1. There were ninety and nine that safely lay In the shelter of the fold. But one was out on the hills away, Far off from the gates of gold. Away on the mountains wild and bare. Away from the tender Shepherd's care. Away from the tender Shepherd's care. 2. "Lord, Thou hast here Thy ninety and nine; Are they not enough for Thee?" But the Shepherd made answer: "This of Mine Has wandered away from Me; And although the road be rough and steep, I go to the desert to find My sheep, I go to the desert to find My sheep." 3. But none of the ransomed ever knew How deep were the waters crossed; Nor how dark was the night the Lord passed through Ere He found His sheep that was lost. Out in the desert He heard its cry, Sick and helpless and ready to die; Sick and helpless and ready to die. 4. "Lord, whence are those blood drops all the way That mark out the mountain's track?" "They were shed for one who had gone astray Ere the Shepherd could bring him back." "Lord, whence are Thy hands so rent and torn?" "They are pierced tonight by many a thorn; They are pierced tonight by many a thorn." 5. And all through the mountains, thunder riven And up from the rocky steep, There arose a glad cry to the gate of Heaven, "Rejoice! I have found My sheep!" And the angels echoed around the throne, "Rejoice, for the Lord brings back His own! Rejoice, for the Lord brings back His own!"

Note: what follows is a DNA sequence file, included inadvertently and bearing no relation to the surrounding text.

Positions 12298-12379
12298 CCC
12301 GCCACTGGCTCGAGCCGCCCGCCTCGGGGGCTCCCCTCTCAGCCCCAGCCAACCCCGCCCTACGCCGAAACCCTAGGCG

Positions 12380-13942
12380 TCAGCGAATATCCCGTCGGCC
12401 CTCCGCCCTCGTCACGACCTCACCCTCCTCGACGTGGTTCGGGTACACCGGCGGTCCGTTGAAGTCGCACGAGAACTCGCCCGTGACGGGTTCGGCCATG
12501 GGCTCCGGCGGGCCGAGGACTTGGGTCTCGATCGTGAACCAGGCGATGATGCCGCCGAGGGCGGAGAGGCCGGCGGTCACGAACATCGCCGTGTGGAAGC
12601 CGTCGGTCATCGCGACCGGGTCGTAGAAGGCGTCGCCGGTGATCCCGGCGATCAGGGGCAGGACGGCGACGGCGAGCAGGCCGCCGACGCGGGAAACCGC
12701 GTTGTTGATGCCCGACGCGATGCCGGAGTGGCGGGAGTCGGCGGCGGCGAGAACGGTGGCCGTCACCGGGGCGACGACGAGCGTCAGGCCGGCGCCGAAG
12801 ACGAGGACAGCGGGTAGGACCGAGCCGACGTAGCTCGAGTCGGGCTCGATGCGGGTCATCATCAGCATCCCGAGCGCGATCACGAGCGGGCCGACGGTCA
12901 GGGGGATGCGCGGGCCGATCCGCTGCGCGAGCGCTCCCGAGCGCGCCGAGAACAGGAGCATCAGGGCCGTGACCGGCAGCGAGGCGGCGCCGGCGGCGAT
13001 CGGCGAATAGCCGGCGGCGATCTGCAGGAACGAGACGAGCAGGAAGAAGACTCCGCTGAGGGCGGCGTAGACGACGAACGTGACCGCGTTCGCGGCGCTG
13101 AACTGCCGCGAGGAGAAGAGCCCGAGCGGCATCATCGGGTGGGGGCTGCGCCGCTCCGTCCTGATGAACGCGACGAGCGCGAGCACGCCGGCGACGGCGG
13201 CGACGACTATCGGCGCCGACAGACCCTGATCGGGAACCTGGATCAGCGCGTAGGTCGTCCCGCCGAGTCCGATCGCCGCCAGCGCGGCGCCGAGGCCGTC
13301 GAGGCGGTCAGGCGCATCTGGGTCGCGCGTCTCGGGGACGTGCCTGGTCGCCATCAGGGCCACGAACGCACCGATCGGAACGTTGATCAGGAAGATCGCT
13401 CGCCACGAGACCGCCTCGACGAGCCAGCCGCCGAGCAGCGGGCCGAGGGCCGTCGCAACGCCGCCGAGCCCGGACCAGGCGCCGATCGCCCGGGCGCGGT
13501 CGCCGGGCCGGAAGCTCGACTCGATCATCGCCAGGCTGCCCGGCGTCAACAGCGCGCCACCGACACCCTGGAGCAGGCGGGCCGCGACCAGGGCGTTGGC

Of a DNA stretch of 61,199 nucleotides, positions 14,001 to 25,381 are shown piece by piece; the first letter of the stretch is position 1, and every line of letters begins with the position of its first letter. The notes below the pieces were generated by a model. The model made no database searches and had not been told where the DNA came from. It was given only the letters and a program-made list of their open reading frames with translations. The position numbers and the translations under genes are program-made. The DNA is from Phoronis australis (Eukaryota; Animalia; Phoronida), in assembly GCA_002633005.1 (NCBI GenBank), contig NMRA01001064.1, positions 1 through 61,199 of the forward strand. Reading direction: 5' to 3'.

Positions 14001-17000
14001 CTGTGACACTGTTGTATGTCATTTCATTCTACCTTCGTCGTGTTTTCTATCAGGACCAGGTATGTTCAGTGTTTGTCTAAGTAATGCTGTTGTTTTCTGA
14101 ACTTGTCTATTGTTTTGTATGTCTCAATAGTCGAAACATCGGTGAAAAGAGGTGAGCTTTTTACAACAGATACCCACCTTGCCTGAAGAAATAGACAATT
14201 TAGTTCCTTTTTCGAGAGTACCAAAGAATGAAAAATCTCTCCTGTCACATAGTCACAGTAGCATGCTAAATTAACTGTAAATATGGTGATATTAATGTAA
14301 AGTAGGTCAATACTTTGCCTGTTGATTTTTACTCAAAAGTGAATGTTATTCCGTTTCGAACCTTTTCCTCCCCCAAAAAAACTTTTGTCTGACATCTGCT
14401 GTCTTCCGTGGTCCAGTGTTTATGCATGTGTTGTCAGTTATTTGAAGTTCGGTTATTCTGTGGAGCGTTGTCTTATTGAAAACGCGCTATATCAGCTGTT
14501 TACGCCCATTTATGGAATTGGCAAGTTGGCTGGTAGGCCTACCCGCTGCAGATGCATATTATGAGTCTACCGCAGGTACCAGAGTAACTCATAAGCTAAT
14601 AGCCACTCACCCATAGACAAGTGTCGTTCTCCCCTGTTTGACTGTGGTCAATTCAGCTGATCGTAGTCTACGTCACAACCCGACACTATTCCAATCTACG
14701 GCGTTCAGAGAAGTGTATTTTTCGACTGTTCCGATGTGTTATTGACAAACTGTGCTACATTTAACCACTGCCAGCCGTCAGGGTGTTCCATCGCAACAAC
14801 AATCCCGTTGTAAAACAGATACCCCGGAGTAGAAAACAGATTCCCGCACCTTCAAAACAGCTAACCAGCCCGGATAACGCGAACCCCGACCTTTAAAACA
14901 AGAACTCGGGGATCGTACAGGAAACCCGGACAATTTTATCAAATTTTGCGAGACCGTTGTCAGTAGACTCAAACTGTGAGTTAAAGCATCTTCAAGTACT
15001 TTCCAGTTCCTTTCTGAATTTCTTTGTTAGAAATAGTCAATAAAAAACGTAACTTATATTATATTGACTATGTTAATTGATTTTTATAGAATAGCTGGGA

Lyrics: Elizabeth Cecelia Douglas Clephane
Music: Ira David Sankey
Tune: THE NINETY AND NINE
Elizabeth C. Clephane, 1830–1869
Written for children by an invalid woman, Elizabeth Clephane, in Melrose, Scotland, the text appeared in a newspaper and caught the attention of Ira Sankey, the well-known music associate of evangelist D. L. Moody. Since he was on the way to their next evangelistic meetings in Edinburgh, Scotland, Mr. Sankey simply tucked the poem in his vest pocket and thought no more of it. During the service that afternoon, Mr. Moody concluded his stirring message on the Good Shepherd and abruptly asked Ira to close with an appropriate solo. Startled, Sankey suddenly remembered the poem in his pocket. He related that he breathed a quick prayer for divine help, struck the chord of A flat on his little pump organ, and began to sing, composing the melody as he went. When Sankey reached the end of the song, both he and Mr. Moody were in tears. During the invitation, many “lost sheep” responded to the call of Christ.
During their series of evangelistic meetings in Great Britain, Moody and Sankey held a service in Melrose, Scotland. The two sisters of Elizabeth Clephane were in the audience. To their surprise and delight, they heard their departed sister’s poem set to a melody and sung by Ira Sankey with great spiritual impact.